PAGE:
02 Sep Nanotechnology – Nature’s Lego Blocks!
Nanotechnology refers to the development and use of devices that are one-billionth of a meter in size. Nanotechnology is growing in importance as a science, and the term now describes many types of research where the characteristic dimensions are less than 1,000 nanometers of the substances involved in the research projects. This radical technology is a catalyst in the creation of exciting and innovative new products and materials in ways never before thought possible.
This is revolutionary! Nanotechnology will impact life events. Our approach to medicine and healing will shift radically once these new techniques become mainstream. Manufacturing will shift radically. The applications of these new and highly complex technologies are estimated to have an impact in excess of one trillion dollars on industry.
The possibility of building things atom by atom has been around for over forty years, and was first introduced by Richard Feynmand in 1959, when he said: “The principles of physics, as far as I can see, do not speak against the possibility of maneuvering things atom by atom.”
Nanotechnology will let us fabricate and test an entire new generation of products that are stronger, lighter, and cleaner to manufacture. There are still immense challenges ahead that need to be addressed and solutions implemented before all of this becomes a practical reality.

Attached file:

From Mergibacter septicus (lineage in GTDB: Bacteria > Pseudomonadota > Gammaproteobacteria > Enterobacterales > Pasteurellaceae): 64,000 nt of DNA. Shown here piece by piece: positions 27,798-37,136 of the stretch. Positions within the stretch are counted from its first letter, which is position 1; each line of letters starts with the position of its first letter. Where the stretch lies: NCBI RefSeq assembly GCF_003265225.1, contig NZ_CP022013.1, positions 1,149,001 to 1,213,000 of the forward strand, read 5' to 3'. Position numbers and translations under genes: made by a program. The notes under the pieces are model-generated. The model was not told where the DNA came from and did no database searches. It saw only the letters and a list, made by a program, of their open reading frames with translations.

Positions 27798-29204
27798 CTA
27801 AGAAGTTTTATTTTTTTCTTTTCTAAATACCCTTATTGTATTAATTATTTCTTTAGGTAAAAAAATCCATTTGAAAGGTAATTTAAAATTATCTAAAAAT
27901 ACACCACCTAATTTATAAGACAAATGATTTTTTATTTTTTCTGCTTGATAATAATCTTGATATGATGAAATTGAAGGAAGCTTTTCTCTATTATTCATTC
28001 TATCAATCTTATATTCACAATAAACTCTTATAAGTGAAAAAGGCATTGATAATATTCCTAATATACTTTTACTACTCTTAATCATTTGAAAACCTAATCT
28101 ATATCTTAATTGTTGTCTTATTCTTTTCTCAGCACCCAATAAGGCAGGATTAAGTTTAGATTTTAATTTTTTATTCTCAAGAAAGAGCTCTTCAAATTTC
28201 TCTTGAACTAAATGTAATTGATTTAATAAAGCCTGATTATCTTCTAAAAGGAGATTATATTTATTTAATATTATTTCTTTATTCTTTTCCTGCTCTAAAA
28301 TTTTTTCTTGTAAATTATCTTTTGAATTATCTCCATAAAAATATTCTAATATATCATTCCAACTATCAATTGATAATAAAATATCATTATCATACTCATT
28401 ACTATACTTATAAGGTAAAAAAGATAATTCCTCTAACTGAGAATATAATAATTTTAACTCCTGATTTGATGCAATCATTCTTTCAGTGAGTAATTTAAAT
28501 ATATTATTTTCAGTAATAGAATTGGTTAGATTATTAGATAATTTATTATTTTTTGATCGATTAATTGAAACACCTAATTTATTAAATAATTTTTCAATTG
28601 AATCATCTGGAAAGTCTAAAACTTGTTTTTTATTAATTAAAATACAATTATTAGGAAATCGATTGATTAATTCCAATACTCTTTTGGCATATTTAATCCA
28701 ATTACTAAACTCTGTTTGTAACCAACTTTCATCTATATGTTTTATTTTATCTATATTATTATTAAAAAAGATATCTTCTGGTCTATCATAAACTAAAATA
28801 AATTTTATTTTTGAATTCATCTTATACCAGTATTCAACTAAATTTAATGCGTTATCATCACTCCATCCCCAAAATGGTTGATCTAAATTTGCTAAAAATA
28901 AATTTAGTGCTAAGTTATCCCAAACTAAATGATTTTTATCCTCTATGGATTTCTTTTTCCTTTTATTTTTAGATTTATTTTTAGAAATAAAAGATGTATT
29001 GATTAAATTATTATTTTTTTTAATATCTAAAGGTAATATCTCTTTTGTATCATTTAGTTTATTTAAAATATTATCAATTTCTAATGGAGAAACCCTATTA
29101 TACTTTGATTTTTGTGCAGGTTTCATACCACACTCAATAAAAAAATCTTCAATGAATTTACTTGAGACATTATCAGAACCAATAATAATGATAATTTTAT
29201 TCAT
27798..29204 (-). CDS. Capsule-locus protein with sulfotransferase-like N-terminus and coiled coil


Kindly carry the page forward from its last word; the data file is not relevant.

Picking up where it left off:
Scientists are devising tools and techniques needed to transform nanotechnology from just computer models into real products that can be manufactured on a very large scale.
Current manufacturing techniques are considered to be elementary at the molecular level. They include casting, grinding, and milling. In the world of lithography where huge numbers of atoms are constantly moving, there are tremendous limits. Nanotechnology changes all of that by allowing companies to snap together the fundamental building blocks of nature easily like Lego® blocks.
Manufacturing processes of nanotechnology require exact positional assembly in order to get the right molecular parts in the right places. Once this is solved, we must develop self-replication techniques to reduce the manufacturing costs to make it economically feasible. Self-replicating manufacturing systems have been discussed for over 60 years, and Dr. John von Neumann published papers about it in the early 1940’s.
Although nanotechnology is perhaps a couple of decades away from becoming a practical form of manufacturing on a massive scale, the exciting new frontier promises to rewrite history and allow mankind to take another quantum leap forward.
William Dollar is a Senior Contributing Editor for the Wisconsin Technology Network, and has his own consulting company at www.billdollar.com. You can also contact him at email@example.com.
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